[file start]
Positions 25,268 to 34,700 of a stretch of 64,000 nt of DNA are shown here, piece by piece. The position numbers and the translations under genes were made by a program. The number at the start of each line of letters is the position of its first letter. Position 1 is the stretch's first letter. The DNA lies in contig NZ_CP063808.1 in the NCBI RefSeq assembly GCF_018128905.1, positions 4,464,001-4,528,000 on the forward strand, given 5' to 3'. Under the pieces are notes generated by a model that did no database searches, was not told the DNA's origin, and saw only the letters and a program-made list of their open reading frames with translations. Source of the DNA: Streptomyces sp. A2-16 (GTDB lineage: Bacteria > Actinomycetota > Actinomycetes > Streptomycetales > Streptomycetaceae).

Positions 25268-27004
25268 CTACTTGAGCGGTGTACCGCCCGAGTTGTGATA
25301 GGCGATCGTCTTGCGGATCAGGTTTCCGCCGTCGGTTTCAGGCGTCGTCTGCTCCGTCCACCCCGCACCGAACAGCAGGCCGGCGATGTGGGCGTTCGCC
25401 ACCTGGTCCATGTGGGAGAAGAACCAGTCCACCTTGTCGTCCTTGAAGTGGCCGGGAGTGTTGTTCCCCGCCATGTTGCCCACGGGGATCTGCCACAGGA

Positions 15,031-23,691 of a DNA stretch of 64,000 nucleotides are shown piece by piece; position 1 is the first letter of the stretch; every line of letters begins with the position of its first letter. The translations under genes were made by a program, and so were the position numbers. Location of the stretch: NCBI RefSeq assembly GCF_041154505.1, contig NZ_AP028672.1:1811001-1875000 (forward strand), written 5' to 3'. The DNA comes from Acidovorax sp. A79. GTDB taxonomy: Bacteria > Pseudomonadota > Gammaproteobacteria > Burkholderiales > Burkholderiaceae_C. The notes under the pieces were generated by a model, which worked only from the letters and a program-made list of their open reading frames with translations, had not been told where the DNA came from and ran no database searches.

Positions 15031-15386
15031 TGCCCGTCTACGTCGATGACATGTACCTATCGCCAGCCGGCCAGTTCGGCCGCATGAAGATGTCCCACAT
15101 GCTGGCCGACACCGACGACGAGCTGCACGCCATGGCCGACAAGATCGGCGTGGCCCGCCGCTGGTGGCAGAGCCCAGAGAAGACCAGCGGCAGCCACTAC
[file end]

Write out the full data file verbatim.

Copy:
Positions 25,268 to 34,700 of a stretch of 64,000 nt of DNA are shown here, piece by piece. The position numbers and the translations under genes were made by a program. The number at the start of each line of letters is the position of its first letter. Position 1 is the stretch's first letter. The DNA lies in contig NZ_CP063808.1 in the NCBI RefSeq assembly GCF_018128905.1, positions 4,464,001-4,528,000 on the forward strand, given 5' to 3'. Under the pieces are notes generated by a model that did no database searches, was not told the DNA's origin, and saw only the letters and a program-made list of their open reading frames with translations. Source of the DNA: Streptomyces sp. A2-16 (GTDB lineage: Bacteria > Actinomycetota > Actinomycetes > Streptomycetales > Streptomycetaceae).

Positions 25268-27004
25268 CTACTTGAGCGGTGTACCGCCCGAGTTGTGATA
25301 GGCGATCGTCTTGCGGATCAGGTTTCCGCCGTCGGTTTCAGGCGTCGTCTGCTCCGTCCACCCCGCACCGAACAGCAGGCCGGCGATGTGGGCGTTCGCC
25401 ACCTGGTCCATGTGGGAGAAGAACCAGTCCACCTTGTCGTCCTTGAAGTGGCCGGGAGTGTTGTTCCCCGCCATGTTGCCCACGGGGATCTGCCACAGGA

Positions 15,031-23,691 of a DNA stretch of 64,000 nucleotides are shown piece by piece; position 1 is the first letter of the stretch; every line of letters begins with the position of its first letter. The translations under genes were made by a program, and so were the position numbers. Location of the stretch: NCBI RefSeq assembly GCF_041154505.1, contig NZ_AP028672.1:1811001-1875000 (forward strand), written 5' to 3'. The DNA comes from Acidovorax sp. A79. GTDB taxonomy: Bacteria > Pseudomonadota > Gammaproteobacteria > Burkholderiales > Burkholderiaceae_C. The notes under the pieces were generated by a model, which worked only from the letters and a program-made list of their open reading frames with translations, had not been told where the DNA came from and ran no database searches.

Positions 15031-15386
15031 TGCCCGTCTACGTCGATGACATGTACCTATCGCCAGCCGGCCAGTTCGGCCGCATGAAGATGTCCCACAT
15101 GCTGGCCGACACCGACGACGAGCTGCACGCCATGGCCGACAAGATCGGCGTGGCCCGCCGCTGGTGGCAGAGCCCAGAGAAGACCAGCGGCAGCCACTAC